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Pagan Origin of Partialist Doctrines by Pitrat

Plato placed in the Tartarus ferocious tyrants


This triple division, which we naturally find in society, was taught by Plato in his Phaedo, a work in which, writing about the judgment of the dead, he divides them as said before. This same division we also find in Plutarch, treating the same subject, and disserting, in his answer to the Epicureans, about the state of the dead to be judged. Minos used three books in judging the dead; the first was called book of life, it was used for the righteous: the second was called book of death; it was used for the great criminals: the third book was used for those who had been neither righteous nor great criminals. The judge pronounced the sentence only after the severest examination of the virtues and crimes of every one of the dead; and he affixed a seal on their forehead as he judged them.

Social laws and duties were the particular subjects of his judgments. He amply rewarded social virtues, and severely punished social vices. Among the Greeks and the Romans, this great priestly fiction was intended for the maintenance of laws; for stimulating patriotism, national and social virtues by the hope of the rewards of the Elysium; and also to check crime and vice in society, by the fear of terrible sufferings in the Tartarus. Were sentenced to the Tartarus all those who had conspired against the State, or fostered a conspiration; those who had been bribed; those who had delivered up a city to the enemy; those who had provided the foes of the country with weapons, vessels, provisions, etc.; those who had contrived to enslave their fellow-citizens, or had tyrannized over them, etc. This last dogma had been added to the others by the free States.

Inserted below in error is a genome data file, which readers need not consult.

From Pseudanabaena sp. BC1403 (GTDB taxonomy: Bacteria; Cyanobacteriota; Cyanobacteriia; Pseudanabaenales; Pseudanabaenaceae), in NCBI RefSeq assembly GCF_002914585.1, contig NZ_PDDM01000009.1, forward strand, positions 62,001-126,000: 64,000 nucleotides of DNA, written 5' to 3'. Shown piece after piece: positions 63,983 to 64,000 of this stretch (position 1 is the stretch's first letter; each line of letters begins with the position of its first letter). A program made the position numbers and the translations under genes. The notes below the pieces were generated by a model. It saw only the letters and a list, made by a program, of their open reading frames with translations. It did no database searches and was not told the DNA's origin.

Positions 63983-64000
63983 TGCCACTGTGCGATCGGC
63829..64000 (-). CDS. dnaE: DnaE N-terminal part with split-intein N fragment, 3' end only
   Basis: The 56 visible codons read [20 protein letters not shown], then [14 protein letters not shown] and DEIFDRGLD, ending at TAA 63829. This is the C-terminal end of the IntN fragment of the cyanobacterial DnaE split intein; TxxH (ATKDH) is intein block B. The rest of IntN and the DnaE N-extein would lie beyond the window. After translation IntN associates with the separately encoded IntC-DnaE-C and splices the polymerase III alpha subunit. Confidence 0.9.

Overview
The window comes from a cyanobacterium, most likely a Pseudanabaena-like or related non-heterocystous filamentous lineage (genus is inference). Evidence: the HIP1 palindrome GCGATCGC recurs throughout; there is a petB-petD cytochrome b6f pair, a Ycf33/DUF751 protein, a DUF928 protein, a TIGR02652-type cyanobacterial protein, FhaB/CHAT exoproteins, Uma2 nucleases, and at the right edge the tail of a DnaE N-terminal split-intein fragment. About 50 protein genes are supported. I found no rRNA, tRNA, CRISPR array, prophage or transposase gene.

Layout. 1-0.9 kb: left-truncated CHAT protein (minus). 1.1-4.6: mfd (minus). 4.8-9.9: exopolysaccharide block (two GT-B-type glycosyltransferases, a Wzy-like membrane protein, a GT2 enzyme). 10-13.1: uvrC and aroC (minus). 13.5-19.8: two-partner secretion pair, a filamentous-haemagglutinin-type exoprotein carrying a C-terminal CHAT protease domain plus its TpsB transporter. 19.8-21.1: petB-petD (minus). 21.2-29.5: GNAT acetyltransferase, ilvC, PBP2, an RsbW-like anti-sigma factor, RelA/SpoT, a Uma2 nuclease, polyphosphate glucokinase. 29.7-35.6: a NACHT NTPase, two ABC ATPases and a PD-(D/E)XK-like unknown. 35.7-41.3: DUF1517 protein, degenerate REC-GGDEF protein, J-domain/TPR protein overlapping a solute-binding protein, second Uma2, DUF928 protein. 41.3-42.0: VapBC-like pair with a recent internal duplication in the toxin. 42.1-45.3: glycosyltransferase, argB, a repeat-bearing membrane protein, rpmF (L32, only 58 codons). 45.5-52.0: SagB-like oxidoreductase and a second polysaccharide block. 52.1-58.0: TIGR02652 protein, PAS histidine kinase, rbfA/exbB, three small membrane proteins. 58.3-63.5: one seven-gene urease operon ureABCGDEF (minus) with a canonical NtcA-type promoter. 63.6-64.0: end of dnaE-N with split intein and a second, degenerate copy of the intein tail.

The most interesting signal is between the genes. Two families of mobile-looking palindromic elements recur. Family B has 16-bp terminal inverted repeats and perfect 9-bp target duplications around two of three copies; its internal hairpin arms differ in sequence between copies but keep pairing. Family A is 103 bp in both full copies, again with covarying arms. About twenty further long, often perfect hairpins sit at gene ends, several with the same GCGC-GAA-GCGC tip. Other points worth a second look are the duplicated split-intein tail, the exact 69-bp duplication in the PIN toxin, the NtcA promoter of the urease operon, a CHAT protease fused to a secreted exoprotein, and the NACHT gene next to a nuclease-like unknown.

Afterwards, philosophy turned these fictions against despotism itself, which had invented them. Plato placed in the Tartarus ferocious tyrants, such as Ardiee of Pamphylia, who had murdered his brother, his father, and had committed many other crimes. The soul preserved after death all her stains, and was sentenced accordingly. Plato represented the souls of the kings, and of other rulers, as being the most stained. Tantalus, Tityus, and Sisiphus, who had been kings, were the greatest criminals, and endured in the Tartarus the most excruciating pains. However, kings did not believe those fictions, and were not restrained from oppressing the people.

Virgil enumerates the principal crimes which divine justice punished in the Tartarus. He represents, here, a brother who from hatred has slain his brother; a son who has ill-treated his father; a man who has deceived his patrons; an avaricious man, an egotist, and a selfish man; there, are seen an adulterer, an unfaithful servant, and a citizen who either waged war against his fellow citizens, or sold his country for gold, or was bribed for the enactment of unjust laws. Farther are seen an incestuous father, and wives who have murdered their husbands.

It is to be remarked that the authors, or originators of these fictions, pronounced pains only against crimes which might have injured society, whose progress and happiness was one of the great ends of the initiation to the mysteries of Eleusis and others.

In the Tartarus Minos punished the same crimes which he would have punished on earth according to the wise laws of the Cretenses, supposing that he had in reality reigned over them. If crimes against religion were to be punished in the Tartarus, it was because religion, being considered as a duty, and as the principal bond of society, it necessarily followed that irreligion was to be one of the greatest crimes, which was to be avenged by the gods. Hence the people were taught that the great crime of many of the famous criminals, tortured in the Tartarus, was their disrespect for the mysteries of Eleusis; that the great crime of Salmone was to have tried to imitate Jove's thunder; and that the great crime of Ixion, of Orion, and of Tityus, was to have violated goddesses.


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